Mason said the automatic budget cuts associated with the 2013 budget sequestration had a greater impact on some of the Department of Defense-funded work than other programs at Oak Ridge. He also noted there were “tremendous budget pressures” on the National Nuclear Security Administration programs because of modernization projects in the nuclear weapons complex.
“So, as a result, our dollar volume in national security has been going down,” Mason said. “The other factor there, though, is about half our work has been in non-proliferation — particularly with overseas programs, securing nuclear material in the former Soviet Union. And, of course, there’s not a lot happening with the Russians these days.” Continue reading
Dan Poneman holds claim as the longest-running deputy secretary of energy (May 2009-October 2014), surely an accomplishment in and of itself. He carried out the administration’s priorities in the energy and national security programs with what seemed to be an admirable level of dedication, scholarship, endurance and, yes, even passion before departing a few months ago.
Poneman, the deputy secretary, doesn’t sound so different in his afterlife. I touched base with him recently, just to see what was up at Harvard’s Belfer Center for Science and International Affairs, where he landed as a senior fellow. The Belfer Center was honored again recently as a top university think-tank. Continue reading
I typically don’t publish rumors unless I’ve been able to confirm all or some of the information or unless the rumors have generated news events all by themselves, which does happen on occasion. Anyway, a couple of weeks ago, after hearing various rumors of forthcoming organizational changes at the NNSA Production Office — including the possible departure of NPO Manager Steve Erhart — I asked for info regarding the situation.
“We do not comment on rumors regarding changes in key management positions,” NNSA spokesman Steven Wyatt responded via email. “Mr. Erhart is continuing to serve in his capacity as the NPO Manager.”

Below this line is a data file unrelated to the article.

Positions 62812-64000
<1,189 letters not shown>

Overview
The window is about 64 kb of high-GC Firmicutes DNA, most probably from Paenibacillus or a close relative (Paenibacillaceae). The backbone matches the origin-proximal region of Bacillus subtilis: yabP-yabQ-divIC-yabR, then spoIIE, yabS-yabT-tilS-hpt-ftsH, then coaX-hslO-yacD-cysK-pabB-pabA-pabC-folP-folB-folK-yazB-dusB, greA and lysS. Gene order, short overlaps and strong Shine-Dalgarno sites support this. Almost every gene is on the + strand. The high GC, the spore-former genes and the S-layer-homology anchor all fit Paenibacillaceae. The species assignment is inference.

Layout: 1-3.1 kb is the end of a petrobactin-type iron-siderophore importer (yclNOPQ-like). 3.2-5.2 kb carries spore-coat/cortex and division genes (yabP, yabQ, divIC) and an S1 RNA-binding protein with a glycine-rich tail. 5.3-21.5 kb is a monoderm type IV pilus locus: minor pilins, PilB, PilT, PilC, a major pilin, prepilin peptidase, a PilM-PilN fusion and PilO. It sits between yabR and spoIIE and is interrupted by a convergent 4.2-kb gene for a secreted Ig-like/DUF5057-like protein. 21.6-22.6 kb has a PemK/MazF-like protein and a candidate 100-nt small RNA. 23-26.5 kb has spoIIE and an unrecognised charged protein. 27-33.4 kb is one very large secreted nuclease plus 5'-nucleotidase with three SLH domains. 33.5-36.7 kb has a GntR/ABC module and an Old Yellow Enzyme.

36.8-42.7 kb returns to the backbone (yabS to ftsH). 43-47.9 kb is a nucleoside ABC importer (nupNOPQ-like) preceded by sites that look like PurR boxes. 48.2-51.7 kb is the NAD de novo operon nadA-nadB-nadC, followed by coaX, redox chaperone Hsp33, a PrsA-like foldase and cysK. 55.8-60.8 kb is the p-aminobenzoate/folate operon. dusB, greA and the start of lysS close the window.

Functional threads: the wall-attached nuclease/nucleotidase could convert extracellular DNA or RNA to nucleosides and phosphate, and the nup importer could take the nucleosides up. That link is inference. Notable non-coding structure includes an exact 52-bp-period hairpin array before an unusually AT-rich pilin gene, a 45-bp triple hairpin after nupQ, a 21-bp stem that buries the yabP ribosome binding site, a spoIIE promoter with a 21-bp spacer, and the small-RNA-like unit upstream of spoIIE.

Well, I didn’t publish that at the time, but do so now because Steve Erhart has addressed the rumors in a message last week to federal employees. His comments are kind of interesting, even if he didn’t really confirm anything. He acknowledges being unsettled and distracted by some of the rumors. Here’s what he said: Continue reading
This 2013 photo shows degraded conditions in Y-12’s Alpha-5 building, where contaminated equipment sits in standing water associated with roof leaks. (DOE photo)
The Department of Energy’s Inspector General has identified more than 200 high-risk buildings around the nuclear complex that are dirty and degraded and have no definitive schedule for cleanup, and the “worst of the worst” is the Alpha-5 facility at the Y-12 nuclear weapons plant in Oak Ridge.
The audit report released today by Inspector General Gregory Friedman found serious weaknesses in DOE’s efforts to deal with these old and deteriorated facilities — some of which have been out of operation for decades — that loaded with radioactive and hazardous materials. The schedule for turning these facilities over to DOE’s Environmental Management program for cleanup is getting pushed more and more into the future, the report said, indicating that many of these facilities won’t be designated for cleanup until 2025 or possibly even a decade later.
Building 9201-5, also known as Alpha-5, is a former uranium-enrichment facility that dates back to the World War II Manhattan Project. The IG report said the National Nuclear Security Administration, the semi-independent part of DOE that oversees the nuclear weapons complex, had characterized Alpha-5 as “the worst of the worst” even though about $24 million has already been spent to reduce risks at the big building. The reports notes that in addition to hazardous and radioactive contamination being spread by water from leaking roofs, there is a risk of explosion from materials housed there.
Security billboard during World War II Manhattan Project in Oak Ridge. April 15, 1944. (Department of Energy archives/Ed Westcott photo)